"The recovery of otters from near-extinction shows how far we've come in controlling pollution and improving water quality," said Alastair Alastair DriverDriver (right), the Environment Agency's National Conservation Manager. "Rivers in England are the healthiest for over 20 years, and otters, salmon and other wildlife are returning to many rivers for the first time since the industrial revolution.



The otter resurgence has been so successful that the River Wye and some rivers in the south-west have now reached their maximum capacity. Otters are also widespread in Cumbria and Northumbria, Wessex and the upper reaches of the Severn.



The resurgence of the otter, which is top of the food chain in river environments, is an indicator that English rivers are at their healthiest Terry Nutkinsfor more than 20 years, according to the Environment Agency. Terry Nutkins (left), the naturalist and friend of Gavin Maxwell, author of Ring of Bright Water, said he was "absolutely overjoyed" by the return of the otter across England.



"They are such a beautiful species of the weasel family and part of our heritage," he said. "It's good news and shows that the rivers are clean and there are more people becoming involved with environmental issues."public domain logo image for Wildlife Trusts

A spokesperson for The Wildlife Trusts said: "This is fantastic news. We will continue our work to improve habitats for these magnificent animals and to promote the otter as a flagship species of healthy wetland ecosystems. However, we must not be complacent. There is still a great deal of work to do before otters are widespread once more."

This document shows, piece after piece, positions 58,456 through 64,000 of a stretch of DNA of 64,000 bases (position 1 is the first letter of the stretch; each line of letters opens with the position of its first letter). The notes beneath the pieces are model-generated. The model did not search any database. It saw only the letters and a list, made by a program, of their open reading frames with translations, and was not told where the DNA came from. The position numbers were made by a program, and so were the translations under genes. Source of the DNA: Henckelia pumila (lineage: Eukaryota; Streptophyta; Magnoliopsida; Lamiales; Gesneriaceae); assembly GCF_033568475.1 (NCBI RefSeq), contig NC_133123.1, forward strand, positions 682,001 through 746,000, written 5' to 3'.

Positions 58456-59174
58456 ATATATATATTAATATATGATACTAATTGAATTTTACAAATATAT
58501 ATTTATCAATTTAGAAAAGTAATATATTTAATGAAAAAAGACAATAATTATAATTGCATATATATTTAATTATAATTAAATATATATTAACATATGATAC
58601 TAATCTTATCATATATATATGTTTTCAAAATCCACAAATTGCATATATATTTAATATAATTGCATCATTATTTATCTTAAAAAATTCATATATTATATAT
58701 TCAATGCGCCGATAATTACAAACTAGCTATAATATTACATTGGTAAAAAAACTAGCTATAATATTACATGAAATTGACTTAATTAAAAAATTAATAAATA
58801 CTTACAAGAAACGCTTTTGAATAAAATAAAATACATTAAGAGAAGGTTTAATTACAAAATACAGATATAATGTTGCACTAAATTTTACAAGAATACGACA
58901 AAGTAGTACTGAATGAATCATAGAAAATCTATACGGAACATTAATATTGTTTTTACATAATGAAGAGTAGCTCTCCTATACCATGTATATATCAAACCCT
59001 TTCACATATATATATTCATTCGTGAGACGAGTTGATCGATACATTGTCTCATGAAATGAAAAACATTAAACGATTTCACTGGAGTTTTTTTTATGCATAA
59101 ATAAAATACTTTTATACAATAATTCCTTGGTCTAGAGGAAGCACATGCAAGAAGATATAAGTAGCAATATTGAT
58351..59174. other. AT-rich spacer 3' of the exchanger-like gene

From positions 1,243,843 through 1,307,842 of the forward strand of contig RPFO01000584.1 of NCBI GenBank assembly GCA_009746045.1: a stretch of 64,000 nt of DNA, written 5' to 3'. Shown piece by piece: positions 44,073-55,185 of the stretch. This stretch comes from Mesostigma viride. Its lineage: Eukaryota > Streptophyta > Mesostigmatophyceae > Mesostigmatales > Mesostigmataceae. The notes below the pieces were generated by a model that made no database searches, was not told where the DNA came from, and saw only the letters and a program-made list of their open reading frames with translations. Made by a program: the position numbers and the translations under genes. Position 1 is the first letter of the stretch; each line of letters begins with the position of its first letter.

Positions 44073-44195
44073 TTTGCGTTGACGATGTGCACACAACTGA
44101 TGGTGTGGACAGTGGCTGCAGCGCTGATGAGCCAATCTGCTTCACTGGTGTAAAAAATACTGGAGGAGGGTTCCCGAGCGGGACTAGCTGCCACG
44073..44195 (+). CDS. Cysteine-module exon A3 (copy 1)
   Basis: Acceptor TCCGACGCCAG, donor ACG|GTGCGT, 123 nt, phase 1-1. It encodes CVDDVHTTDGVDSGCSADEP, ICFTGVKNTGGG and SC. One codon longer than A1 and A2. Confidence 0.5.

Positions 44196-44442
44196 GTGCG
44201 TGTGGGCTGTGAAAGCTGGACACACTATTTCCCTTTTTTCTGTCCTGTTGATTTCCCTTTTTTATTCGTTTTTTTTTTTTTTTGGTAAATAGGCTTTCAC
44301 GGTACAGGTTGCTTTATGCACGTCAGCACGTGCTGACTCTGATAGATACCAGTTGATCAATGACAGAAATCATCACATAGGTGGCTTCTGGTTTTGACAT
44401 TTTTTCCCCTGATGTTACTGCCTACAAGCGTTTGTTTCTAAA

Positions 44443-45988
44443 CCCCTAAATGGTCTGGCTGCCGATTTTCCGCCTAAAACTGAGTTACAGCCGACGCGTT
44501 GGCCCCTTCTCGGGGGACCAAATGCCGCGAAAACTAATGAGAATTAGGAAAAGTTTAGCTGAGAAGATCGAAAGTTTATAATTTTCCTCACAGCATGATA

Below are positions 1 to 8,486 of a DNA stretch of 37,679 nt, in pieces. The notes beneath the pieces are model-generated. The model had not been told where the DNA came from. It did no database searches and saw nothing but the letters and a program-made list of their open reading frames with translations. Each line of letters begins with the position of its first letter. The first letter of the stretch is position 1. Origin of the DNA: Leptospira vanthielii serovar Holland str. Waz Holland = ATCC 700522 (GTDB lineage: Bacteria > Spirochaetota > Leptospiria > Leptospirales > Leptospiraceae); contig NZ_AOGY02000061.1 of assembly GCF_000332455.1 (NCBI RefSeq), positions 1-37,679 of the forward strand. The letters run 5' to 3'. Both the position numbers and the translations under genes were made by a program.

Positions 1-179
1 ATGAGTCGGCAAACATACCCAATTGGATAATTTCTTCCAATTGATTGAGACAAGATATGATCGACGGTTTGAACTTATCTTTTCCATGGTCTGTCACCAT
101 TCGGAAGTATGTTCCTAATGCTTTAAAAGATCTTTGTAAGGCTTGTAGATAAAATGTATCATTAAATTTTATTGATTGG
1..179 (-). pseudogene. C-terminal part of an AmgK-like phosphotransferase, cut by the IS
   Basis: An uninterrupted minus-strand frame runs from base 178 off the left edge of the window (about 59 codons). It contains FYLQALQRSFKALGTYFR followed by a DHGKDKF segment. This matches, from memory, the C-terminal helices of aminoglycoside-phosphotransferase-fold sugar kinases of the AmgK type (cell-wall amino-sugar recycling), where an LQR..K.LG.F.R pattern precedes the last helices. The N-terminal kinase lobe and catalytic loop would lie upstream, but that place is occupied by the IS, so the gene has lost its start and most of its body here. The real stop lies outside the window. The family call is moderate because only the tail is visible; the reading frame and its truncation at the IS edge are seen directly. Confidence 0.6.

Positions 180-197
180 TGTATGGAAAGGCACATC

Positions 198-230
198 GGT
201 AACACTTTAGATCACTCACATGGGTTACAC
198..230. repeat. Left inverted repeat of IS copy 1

The resurgence of the otter has not delighted everyone, however, and angler John Wilsonanglers have reported otters decimating stocks in fishing lakes. The angler John Wilson recently called the otter "a wanton killer" and some fishing groups have called for a cull. Many angling clubs have been forced to erect expensive fences around lakes to keep otters out.



Some conservationists warn that sightings of otters in new habitats may reflect otters roaming more widely in search of food rather than a big increase in numbers.



Grace Yoxon of the International Otter Survival Fund said evidence
of a surge in otter numbers should be treated with caution. "We just don't have the data [on population increases]," she said.



Otters are slow to reproduce and most mothers only bear two sets of cubs in their lifetime.



"It's not physically possible for them to spread very quickly," said Yoxon. "The biggest problem is human encroachment and the destruction of habitat, and increasingly many otters are hit on the roads."



Otters are also sometimes caught in crayfish traps.



Environment AgencyThe Environment Agency, working with partners including wildlife and angling organizations, has this year been granted an additional £18m of funding by the Department for Environment, Food and Rural Affairs to help more English rivers meet new EU targets on the health of rivers.



Otters have also benefited from reductions in the volume of water
extracted from rivers by water companies, farmers and industry. According to the Environment Agency, around 35m fewer liters a day are now being taken from the River Darent in Kent than 20 years ago, support larger populations of wildlife including brown trout and pike.



Otters are back in English waters













Source:

The Guardian,"Otters are back – in every county in England", accessed August 23, 2011

News Feed Centre, "Otters now in each English county", accessed August 23, 2011

Top News, "Otters recover from near-extinction in England", accessed August 23, 2011

The Independent, "Otters return to every county in England", accessed August 23, 2011

Global Animal, "Otters Make Comeback From Near Extinction", accessed August 23, 2011

The Guardian, "River clean-up brings otters back from brink of extinction", accessed August 23, 2011, published 18 October 2010

The Daily Mail, "Teeming bright waters bring new life to otters: Animals back from the brink of extinction thanks to river clean up" by Fiona Mccrae, accessed August 23, 2011